And that scene, too, is so beautifully written. That scene is almost a perfect scene, it’s so good.
DL: It really is. I was asking how “film schooly” you get and I love hearing how intuitive it is.
JG: I feel like that’s how it has to be.
RL: At one point do you start to trust yourself? Were there times earlier on when you were less trusting of your instincts?
JG: Oh, yeah. Luckily, I did a lot of scene study classes when I lived in New York, which I really loved. They were with this woman, Adrienne Weiss. It focused on the directors. Actors would come in, and you’d put up a scene, then the classes watched you give notes to the actors, and then everyone [critiques] you as a director. That’s the purpose of the class. So the actors and everyone who’s watching say how they thought you did. Which is a very strange scenario because that would never happen in real life. On a real set, no actor would ever tell you that was a bad note, you confused them, because they always want to kiss up to directors. But in this class, that was the whole point. Like to say “Between those two rehearsals, you gave me four notes, and it confused me and I couldn’t play that many things.” Or, “You said this but then later you said that.”
A huge thing I learned was [about] giving too many notes, and talking too much, and not watching what they were doing, and trying to respond off that instead of this preconceived notion of what I thought the scene should be.
So, I learned a lot of that in class, but then when I actually started working professionally, it was hard, and it was intimidating. Of course, my first professional job was on Mad Men. You can imagine!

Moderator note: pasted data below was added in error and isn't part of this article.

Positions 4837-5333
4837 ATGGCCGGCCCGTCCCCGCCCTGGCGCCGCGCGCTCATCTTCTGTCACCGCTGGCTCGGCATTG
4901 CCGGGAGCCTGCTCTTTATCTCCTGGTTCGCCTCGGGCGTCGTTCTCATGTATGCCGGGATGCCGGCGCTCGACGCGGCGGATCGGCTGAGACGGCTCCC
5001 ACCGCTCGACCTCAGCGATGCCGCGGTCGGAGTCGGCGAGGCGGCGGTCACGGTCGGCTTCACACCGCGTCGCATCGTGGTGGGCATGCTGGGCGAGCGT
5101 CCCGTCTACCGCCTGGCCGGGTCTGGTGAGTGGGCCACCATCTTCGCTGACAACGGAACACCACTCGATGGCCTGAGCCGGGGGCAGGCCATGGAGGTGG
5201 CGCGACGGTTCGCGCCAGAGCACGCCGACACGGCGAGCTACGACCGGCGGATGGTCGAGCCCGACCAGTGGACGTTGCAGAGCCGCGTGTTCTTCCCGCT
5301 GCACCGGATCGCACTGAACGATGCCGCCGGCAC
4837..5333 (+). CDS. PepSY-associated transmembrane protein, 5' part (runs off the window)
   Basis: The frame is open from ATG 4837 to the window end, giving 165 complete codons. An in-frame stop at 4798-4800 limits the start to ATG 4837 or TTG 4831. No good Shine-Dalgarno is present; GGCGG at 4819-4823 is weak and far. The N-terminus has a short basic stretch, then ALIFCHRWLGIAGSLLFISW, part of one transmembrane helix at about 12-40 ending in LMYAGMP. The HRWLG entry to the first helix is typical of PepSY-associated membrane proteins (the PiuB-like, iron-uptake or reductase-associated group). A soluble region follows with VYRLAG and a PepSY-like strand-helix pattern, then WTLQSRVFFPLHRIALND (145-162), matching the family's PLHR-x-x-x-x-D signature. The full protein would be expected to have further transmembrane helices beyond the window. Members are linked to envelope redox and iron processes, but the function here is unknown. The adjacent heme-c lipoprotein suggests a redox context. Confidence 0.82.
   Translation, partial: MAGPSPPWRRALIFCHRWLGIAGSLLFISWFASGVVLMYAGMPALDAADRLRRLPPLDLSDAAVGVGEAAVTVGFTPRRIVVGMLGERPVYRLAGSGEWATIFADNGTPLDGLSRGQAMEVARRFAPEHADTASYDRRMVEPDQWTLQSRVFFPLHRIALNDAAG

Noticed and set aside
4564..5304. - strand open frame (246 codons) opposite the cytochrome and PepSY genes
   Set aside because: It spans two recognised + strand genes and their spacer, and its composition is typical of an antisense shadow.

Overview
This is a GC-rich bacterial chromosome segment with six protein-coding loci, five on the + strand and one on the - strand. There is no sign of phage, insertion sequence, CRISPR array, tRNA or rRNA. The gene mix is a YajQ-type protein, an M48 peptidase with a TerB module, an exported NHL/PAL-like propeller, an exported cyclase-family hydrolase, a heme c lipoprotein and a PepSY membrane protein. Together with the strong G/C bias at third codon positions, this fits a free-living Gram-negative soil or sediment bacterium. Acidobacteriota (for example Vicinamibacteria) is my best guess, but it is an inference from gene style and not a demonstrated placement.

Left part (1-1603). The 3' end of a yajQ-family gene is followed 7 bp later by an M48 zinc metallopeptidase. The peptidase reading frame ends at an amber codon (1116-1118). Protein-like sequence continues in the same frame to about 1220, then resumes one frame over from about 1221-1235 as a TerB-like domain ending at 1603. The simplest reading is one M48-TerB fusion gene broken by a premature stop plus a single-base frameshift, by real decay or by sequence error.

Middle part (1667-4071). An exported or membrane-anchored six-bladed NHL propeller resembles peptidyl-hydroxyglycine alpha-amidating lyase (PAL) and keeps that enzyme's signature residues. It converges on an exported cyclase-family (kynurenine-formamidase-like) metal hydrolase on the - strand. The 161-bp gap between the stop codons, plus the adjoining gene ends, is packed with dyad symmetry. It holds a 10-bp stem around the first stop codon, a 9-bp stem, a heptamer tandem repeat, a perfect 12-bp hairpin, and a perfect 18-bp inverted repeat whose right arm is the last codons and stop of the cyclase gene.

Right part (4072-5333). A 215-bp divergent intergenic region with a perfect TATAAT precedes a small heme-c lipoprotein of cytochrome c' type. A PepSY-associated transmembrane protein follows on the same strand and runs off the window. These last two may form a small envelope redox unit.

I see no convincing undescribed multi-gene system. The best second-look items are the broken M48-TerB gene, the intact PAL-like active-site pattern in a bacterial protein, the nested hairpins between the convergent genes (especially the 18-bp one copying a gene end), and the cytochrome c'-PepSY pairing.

In the beginning I focused a lot more what Matt was saying he wanted, and I was so determined to make sure I always hit those things. I don’t think I was quite as open to seeing what else the actors were bringing to it. I think by Season 4, since I started directing Season 2, and I had directed a few other shows by that point, I did have more confidence to still be doing what Matt said he wanted, because that was always an important part of the job, to make those things a priority, but to also be open.
That’s where I would feel like, ‘This is what makes it good that I’m directing this, because I’m finding the other stuff too.’
RL: What a training ground! To make you a more effective communicator with your actors is the most important thing.
JG: Oh, yeah. It’s still the most important, I talk to working directors all the time. We’re constantly like, ‘How did you handle that person on that situation?’ It’s not that actors are so hard, it’s just that [acting] is such an intimate, private thing in a lot of ways. Yet you have to ‘use yourself as an instrument’ and really be able to flex different muscles. You have to be open to trying things. Some actors are a little too rigid in what they think something should be, or—it often ends up being one extreme or the other, where they’re too rigid and they don’t want to try anything else, or they’re almost not disciplined enough.
I always used to say that part of the reason The Suitcase is so amazing is because Jon Hamm and Lizzie Moss—first, they come in with such a big level of what the arc was, and it came at such a perfect time in the arc of the show, for them to have this intimate episode. But when I would give them notes, it would be one thing, on one moment, or the feeling of how the opening should start or something subtle. The great thing about them is they’d be like “Okay” and then they’d subtly put it in and then they’re still doing all this other stuff. Whereas some actors aren’t disciplined enough, so they’ll take that note, and it kind of unravels everything else they were doing.